Many of us believe what is needed now is a strategic roadmap for expanding access to commercial composting. This should involve those already active in the discussion, as well as additional stakeholders such as government representatives who oversee materials management, water, and climate change issues. Currently, no industry group or individual is taking the lead on this.

We have shared our feedback with the board of the US Composting Council and expressed our desire for them to lead the development of this roadmap. They are uniquely suited to bring together the broad coalition of stakeholders needed to make this vision a reality. We offered to serve on or lead committees, provide success stories, and help in any other way we can. The USCC is developing its five year strategic plan this summer, and we sincerely hope that expanding access to commercial composting plays a prominent role.

Building viable end-markets for post-consumer plastic within Colorado

Think we’re all about composting and aren’t giving recycling its due? Think again! We are proud to be part of an innovative program to help build the recycling industry in our home state of Colorado.

While recycling plastic beverage bottles is common, recycling plastic cups is much less common, because it is difficult for recycling facilities to properly sort them into the correct categories for plastics buyers. As a result, plastic cups often go through the recycling facility and end up in the landfill.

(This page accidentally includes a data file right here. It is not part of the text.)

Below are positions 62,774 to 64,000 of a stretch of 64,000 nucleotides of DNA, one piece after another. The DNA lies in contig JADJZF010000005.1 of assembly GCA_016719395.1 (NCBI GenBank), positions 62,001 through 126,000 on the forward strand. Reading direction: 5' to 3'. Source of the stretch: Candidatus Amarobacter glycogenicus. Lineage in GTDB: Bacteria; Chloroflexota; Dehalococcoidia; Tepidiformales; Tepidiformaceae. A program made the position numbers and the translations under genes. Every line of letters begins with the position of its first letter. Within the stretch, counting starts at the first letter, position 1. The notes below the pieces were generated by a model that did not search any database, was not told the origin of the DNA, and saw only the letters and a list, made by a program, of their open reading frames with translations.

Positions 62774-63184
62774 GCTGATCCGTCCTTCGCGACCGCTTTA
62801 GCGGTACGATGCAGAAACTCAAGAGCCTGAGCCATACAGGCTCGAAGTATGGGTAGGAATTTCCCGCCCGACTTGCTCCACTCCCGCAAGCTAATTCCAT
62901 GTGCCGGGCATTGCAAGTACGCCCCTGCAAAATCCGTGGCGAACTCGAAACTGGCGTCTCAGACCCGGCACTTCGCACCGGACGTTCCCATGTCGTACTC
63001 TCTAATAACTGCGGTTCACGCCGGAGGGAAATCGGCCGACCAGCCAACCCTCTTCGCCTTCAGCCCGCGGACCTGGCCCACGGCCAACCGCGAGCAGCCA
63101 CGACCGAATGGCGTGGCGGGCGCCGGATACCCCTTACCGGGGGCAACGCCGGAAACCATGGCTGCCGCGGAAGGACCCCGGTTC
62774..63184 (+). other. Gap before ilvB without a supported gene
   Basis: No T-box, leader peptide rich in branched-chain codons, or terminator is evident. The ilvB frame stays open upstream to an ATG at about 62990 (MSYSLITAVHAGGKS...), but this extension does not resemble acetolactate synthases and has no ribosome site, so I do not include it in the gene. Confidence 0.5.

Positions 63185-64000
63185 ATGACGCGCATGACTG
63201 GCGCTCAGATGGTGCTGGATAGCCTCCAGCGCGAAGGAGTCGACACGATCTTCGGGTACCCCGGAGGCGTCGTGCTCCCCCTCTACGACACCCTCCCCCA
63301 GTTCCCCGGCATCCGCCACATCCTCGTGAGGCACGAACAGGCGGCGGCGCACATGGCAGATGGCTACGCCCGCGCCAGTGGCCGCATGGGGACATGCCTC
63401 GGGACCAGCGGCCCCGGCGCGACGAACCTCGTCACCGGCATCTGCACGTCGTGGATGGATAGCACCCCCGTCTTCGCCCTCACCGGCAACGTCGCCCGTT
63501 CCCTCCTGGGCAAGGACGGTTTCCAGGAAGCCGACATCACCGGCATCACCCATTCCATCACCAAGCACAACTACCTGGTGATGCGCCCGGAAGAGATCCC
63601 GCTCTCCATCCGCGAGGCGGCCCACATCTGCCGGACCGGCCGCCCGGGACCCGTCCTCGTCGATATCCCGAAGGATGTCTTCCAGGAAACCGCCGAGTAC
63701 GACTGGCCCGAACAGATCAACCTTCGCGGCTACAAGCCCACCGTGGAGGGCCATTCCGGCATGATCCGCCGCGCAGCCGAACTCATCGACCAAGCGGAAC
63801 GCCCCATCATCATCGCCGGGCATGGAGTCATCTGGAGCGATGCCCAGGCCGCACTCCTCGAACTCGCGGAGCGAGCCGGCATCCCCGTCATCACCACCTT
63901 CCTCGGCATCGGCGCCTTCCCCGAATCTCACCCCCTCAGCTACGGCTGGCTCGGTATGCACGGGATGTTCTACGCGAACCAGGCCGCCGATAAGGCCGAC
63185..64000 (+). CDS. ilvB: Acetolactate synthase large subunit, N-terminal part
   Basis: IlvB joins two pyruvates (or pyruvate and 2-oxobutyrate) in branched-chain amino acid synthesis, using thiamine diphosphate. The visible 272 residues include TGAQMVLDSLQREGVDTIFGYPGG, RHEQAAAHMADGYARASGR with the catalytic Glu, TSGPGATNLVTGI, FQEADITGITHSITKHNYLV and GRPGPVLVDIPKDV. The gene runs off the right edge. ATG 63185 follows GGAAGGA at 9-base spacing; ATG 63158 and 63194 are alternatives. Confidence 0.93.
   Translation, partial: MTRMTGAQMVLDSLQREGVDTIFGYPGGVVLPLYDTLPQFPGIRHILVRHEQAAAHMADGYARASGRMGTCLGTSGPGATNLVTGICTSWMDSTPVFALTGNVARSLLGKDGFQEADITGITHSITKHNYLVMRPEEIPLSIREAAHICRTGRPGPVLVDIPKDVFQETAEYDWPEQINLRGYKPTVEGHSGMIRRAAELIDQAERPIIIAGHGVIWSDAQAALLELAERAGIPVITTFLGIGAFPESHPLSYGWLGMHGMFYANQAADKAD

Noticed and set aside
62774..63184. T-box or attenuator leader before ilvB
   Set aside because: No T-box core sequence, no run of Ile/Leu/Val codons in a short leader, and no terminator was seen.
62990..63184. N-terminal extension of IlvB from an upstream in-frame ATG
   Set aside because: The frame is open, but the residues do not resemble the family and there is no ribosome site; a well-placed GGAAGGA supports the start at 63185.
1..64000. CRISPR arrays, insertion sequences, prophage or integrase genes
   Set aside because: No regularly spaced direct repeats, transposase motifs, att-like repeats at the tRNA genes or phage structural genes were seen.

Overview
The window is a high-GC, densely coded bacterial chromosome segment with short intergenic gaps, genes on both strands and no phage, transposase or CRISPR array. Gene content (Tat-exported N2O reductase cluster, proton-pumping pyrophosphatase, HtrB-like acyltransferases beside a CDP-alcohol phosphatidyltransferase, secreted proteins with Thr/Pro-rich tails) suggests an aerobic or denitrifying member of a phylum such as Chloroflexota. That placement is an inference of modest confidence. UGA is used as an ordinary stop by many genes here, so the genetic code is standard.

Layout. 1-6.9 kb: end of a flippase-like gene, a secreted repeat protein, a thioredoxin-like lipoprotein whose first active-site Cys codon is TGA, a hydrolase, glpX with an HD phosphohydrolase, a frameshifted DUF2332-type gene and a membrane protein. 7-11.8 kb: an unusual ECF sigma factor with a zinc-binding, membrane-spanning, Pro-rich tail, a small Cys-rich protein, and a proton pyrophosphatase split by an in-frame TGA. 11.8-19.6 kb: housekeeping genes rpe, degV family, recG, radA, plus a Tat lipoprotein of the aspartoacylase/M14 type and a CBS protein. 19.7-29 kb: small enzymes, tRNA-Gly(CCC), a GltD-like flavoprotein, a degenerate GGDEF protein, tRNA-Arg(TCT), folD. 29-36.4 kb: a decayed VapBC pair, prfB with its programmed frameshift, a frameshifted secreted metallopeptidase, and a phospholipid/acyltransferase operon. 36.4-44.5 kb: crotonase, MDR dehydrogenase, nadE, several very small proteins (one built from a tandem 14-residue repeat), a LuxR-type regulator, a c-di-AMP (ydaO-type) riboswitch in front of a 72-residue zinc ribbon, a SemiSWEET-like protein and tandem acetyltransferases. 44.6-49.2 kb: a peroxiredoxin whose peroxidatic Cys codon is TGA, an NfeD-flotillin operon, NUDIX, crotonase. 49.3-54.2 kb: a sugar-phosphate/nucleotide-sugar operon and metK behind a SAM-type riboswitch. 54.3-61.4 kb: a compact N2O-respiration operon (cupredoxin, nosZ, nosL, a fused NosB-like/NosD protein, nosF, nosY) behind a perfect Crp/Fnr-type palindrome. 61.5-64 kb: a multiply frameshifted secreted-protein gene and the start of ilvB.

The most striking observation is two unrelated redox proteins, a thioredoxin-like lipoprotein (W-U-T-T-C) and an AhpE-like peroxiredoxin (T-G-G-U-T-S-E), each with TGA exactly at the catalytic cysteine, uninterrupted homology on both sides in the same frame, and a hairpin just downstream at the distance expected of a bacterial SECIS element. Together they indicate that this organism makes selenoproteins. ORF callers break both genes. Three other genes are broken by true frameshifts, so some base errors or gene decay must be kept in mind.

We’re not OK with that, so we are teaming up with an organization called Recycle Projects here in Colorado to try and find a solution. Recycle Projects is aiming to develop a successful business model for recycling #5 polypropylene cups – the cold cups used at fast food chains and convenience stores for large soft drinks.

After we worked with Recycle Projects to prove there is a substantial amount of polypropylene cups available for recycling, we helped identify a company to clean and grind the plastic cups. We then took that plastic “flake” and manufactured new cups out of it. We were happy to see it performed well, so we are seeking Food and Drug Administration (FDA) approval to make new cups out of this plastic. (The FDA wants to make sure any packaging coming into contact with food is sufficiently clean and safe. That’s a good thing.) When the FDA gives the thumbs-up, we will be ready to close the loop on recycling polypropylene cups into new cups.

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2014 Goals:

  • Continue to participate in industry efforts to address end-of-life challenges, such as the USCC Compostable Plastics Task Force and Food Service Packaging Institute’s PRA/PRG.

2015 Goals:

  • Increase our advocacy for expanding access to commercial composting.
  • Partner with Recycle Projects to build viable end markets for post-consumer plastic within Colorado.

²Note we are not using the common term “waste management” since we are adamant about the fact food scraps are not waste. They are valuable.

The Recycle Projects team sorts plastic by resin code before it gets ground into flake. In late 2014, Recycle Projects sought funding from the Colorado Recycling Resources Economic Opportunity Grant Program to fund the launch of this endeavor. Eco-Products was part of the proposal, demonstrating that there was a willing buyer of post-consumer polypropylene cups. We were thrilled to learn this was one of three projects to receive funding. We are hopeful the FDA will soon issue approval for use of this plastic in cups so we can start closing the loop in our own backyard.